How does my recent need for a phone charger relate to RadioShack’s $21 million dollar 2nd quarterly net loss?
On a recent visit to NYC, I needed two micro usb chargers for phones. “No problem, there’s RadioShack a few blocks down the street,” my daughter said.
Off I go, as the marketer in me is thinking that The Shack still has relevance to 20 somethings.
I walk up to the phone charger display. Nothing. The usb options are all mini usb – the outdated standard.
I ask the clerk. She looks around and tells me they don’t have any. I look in every aisle. Still nothing.
For me RadioShack has always been the place to go when you need to make something work. They failed. I went to Rite-Aid and bought what I needed within five minutes.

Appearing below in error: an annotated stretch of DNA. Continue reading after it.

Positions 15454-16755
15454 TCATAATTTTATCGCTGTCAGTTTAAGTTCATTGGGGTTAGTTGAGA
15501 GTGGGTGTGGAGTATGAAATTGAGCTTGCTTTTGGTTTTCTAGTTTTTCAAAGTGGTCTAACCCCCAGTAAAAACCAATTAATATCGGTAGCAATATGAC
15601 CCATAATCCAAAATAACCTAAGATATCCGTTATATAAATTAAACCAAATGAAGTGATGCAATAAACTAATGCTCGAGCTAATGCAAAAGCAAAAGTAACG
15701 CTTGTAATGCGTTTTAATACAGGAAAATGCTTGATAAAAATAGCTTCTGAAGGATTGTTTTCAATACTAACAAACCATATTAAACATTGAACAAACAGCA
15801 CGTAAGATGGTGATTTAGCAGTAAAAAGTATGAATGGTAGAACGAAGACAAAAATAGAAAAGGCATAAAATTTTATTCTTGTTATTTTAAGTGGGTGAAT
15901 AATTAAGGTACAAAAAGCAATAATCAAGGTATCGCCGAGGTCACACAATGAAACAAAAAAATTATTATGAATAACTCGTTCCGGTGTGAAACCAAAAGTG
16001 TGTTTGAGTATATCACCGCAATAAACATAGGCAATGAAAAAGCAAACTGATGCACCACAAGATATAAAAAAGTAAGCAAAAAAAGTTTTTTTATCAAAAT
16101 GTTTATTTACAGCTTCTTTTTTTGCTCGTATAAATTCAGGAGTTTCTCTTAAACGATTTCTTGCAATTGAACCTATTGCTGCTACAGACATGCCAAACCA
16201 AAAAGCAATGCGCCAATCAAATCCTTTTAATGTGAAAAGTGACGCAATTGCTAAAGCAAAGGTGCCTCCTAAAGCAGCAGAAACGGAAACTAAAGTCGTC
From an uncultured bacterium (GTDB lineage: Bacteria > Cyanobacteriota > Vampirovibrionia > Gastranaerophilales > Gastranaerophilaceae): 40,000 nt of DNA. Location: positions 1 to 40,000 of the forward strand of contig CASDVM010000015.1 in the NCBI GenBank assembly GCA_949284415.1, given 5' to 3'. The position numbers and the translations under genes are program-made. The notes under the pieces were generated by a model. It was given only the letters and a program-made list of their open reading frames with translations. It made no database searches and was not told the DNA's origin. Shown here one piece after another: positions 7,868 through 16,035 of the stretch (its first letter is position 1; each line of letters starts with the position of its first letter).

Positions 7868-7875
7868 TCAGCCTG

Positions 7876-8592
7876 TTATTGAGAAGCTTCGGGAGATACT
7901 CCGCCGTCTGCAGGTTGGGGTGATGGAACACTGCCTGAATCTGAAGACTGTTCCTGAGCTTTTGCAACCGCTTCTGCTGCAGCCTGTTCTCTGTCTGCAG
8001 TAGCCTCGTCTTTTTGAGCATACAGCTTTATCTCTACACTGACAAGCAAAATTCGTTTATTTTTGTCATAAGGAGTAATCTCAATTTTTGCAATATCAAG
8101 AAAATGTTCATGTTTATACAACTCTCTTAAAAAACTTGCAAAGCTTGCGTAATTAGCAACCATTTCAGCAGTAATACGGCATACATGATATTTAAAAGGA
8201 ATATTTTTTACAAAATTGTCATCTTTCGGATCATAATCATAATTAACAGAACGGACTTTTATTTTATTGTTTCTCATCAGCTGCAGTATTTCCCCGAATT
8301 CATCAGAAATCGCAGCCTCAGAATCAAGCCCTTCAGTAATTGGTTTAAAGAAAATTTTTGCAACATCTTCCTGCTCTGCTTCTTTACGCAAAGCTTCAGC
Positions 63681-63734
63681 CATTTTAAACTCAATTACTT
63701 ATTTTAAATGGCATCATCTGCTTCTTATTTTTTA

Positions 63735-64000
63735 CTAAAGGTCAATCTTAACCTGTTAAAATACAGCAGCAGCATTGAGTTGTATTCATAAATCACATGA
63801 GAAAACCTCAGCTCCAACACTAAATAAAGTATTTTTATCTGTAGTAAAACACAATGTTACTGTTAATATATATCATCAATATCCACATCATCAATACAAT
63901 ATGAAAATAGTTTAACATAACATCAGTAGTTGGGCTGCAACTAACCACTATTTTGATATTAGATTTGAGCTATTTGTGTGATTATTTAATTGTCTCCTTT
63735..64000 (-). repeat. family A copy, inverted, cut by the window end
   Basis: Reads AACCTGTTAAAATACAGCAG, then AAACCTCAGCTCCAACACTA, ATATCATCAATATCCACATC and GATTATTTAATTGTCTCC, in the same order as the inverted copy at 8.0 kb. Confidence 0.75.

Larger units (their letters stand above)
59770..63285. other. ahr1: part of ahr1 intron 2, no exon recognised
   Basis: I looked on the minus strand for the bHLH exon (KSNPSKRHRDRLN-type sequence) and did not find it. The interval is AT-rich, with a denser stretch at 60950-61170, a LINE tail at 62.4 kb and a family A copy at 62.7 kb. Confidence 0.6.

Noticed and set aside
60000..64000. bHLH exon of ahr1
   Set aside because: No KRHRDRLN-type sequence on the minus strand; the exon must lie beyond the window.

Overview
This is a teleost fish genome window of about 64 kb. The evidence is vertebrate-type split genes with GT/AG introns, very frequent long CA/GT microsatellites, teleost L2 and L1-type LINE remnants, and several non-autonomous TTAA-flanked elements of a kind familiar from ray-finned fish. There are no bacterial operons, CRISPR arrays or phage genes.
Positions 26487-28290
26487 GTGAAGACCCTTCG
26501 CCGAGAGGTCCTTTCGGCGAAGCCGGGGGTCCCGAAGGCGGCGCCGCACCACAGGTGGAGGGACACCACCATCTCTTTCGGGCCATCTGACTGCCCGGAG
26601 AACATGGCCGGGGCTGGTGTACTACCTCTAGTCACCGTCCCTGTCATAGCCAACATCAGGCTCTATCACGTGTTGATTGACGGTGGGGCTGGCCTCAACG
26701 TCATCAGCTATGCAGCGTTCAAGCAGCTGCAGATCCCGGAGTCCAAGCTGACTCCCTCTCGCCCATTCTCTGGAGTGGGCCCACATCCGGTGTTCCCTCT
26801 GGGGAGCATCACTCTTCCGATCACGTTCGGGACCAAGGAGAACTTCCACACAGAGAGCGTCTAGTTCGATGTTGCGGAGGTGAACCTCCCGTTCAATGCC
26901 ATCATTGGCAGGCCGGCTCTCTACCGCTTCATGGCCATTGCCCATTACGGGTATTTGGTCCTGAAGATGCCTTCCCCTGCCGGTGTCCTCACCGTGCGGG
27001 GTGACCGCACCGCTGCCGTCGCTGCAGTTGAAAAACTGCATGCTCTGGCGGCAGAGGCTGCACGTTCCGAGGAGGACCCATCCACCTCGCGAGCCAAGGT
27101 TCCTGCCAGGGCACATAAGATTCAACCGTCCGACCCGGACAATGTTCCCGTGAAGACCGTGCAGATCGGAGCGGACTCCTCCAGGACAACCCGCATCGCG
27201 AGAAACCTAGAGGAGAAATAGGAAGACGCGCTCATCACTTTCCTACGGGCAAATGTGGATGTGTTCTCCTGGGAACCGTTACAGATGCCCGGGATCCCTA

Last week, RadioShack shocked investors with a a huge net quarterly loss. Margins tanked as they focused on selling low-margin iPhones. But I can’t walk-in and buy an incredibly high margin and very much in-demand phone accessory.
I’m sure someone in the company’s Fort Worth headquarters is saying that my experience is a fluke. My response, “Get away from the desk and see what is really happening.”
Amazon is expected to launch same day local delivery soon by partnering with local brink-and-mortar stores with Amazon pick-up lockers. Think of the power of RadioShack’s 4,700 corporate locations as Amazon’s delivery channel while offering high margin products and services that make today’s electronics work. Here’s Forbes take on the idea.
Thanks for listening.
What’s your advice to RadioShack?